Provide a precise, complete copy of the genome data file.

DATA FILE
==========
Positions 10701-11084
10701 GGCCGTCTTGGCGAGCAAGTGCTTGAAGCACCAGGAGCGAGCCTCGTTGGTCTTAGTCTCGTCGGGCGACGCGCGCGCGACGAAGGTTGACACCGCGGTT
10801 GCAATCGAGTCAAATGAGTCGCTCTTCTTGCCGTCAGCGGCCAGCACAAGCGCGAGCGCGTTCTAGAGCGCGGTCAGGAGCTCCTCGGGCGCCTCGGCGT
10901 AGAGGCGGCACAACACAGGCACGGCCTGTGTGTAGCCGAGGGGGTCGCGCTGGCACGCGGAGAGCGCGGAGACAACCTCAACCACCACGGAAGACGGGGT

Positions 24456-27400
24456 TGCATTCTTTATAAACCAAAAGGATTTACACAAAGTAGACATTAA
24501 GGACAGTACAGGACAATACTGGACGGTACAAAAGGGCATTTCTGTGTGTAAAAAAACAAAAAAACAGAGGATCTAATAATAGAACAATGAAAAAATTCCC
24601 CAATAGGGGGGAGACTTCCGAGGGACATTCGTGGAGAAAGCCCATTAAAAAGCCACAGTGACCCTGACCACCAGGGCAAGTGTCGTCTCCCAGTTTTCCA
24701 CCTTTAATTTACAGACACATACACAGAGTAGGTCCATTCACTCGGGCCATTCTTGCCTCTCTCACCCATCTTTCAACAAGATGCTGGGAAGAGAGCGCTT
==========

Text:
Positions 10701-11084
10701 GGCCGTCTTGGCGAGCAAGTGCTTGAAGCACCAGGAGCGAGCCTCGTTGGTCTTAGTCTCGTCGGGCGACGCGCGCGCGACGAAGGTTGACACCGCGGTT
10801 GCAATCGAGTCAAATGAGTCGCTCTTCTTGCCGTCAGCGGCCAGCACAAGCGCGAGCGCGTTCTAGAGCGCGGTCAGGAGCTCCTCGGGCGCCTCGGCGT
10901 AGAGGCGGCACAACACAGGCACGGCCTGTGTGTAGCCGAGGGGGTCGCGCTGGCACGCGGAGAGCGCGGAGACAACCTCAACCACCACGGAAGACGGGGT

Positions 24456-27400
24456 TGCATTCTTTATAAACCAAAAGGATTTACACAAAGTAGACATTAA
24501 GGACAGTACAGGACAATACTGGACGGTACAAAAGGGCATTTCTGTGTGTAAAAAAACAAAAAAACAGAGGATCTAATAATAGAACAATGAAAAAATTCCC
24601 CAATAGGGGGGAGACTTCCGAGGGACATTCGTGGAGAAAGCCCATTAAAAAGCCACAGTGACCCTGACCACCAGGGCAAGTGTCGTCTCCCAGTTTTCCA
24701 CCTTTAATTTACAGACACATACACAGAGTAGGTCCATTCACTCGGGCCATTCTTGCCTCTCTCACCCATCTTTCAACAAGATGCTGGGAAGAGAGCGCTT